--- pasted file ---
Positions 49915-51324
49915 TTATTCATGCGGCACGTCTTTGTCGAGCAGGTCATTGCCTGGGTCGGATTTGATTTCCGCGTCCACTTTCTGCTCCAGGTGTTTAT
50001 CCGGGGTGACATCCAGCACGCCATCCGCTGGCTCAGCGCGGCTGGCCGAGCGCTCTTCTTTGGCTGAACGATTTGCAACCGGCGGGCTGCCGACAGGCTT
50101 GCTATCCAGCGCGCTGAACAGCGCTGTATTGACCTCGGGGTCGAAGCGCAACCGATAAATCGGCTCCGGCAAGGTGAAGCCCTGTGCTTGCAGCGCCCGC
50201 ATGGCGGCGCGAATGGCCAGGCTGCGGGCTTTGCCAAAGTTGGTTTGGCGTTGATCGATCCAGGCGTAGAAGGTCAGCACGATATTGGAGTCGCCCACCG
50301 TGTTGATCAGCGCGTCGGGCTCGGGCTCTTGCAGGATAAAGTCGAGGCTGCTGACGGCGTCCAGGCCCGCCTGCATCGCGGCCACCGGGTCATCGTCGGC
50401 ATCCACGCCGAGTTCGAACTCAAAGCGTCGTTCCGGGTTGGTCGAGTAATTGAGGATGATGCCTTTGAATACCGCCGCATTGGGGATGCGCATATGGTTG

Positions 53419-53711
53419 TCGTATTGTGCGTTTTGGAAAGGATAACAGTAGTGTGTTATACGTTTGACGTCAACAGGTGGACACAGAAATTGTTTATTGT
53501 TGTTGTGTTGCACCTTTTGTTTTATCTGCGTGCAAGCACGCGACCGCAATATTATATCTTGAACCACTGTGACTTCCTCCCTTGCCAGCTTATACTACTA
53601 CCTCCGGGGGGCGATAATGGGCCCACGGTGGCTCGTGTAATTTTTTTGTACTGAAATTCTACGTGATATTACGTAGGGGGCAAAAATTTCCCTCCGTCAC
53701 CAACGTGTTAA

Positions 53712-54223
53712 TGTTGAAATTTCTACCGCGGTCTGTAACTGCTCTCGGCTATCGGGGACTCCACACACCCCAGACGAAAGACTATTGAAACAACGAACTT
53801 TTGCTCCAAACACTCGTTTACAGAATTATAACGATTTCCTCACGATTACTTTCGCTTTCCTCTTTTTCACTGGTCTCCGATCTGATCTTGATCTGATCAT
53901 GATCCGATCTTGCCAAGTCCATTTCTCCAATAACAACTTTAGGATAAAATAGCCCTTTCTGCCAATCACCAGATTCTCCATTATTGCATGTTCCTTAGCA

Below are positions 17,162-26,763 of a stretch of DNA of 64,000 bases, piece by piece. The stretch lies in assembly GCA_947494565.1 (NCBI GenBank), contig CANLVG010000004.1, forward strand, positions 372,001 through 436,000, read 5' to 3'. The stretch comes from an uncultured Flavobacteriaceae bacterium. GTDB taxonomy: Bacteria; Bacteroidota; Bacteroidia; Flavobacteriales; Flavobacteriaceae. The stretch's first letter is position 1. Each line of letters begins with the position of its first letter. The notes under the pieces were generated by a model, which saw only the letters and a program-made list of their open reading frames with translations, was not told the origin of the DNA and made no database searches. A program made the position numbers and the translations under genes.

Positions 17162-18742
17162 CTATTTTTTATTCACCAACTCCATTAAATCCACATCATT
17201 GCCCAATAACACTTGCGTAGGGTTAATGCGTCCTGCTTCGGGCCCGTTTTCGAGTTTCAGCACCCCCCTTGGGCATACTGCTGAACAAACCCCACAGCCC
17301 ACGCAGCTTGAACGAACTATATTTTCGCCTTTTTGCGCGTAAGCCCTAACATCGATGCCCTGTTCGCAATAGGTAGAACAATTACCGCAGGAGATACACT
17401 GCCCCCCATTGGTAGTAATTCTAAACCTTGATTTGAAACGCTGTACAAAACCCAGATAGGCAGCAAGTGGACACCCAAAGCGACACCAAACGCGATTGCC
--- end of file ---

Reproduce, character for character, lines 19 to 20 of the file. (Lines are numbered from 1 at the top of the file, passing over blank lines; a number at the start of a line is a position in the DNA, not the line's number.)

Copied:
17162 CTATTTTTTATTCACCAACTCCATTAAATCCACATCATT
17201 GCCCAATAACACTTGCGTAGGGTTAATGCGTCCTGCTTCGGGCCCGTTTTCGAGTTTCAGCACCCCCCTTGGGCATACTGCTGAACAAACCCCACAGCCC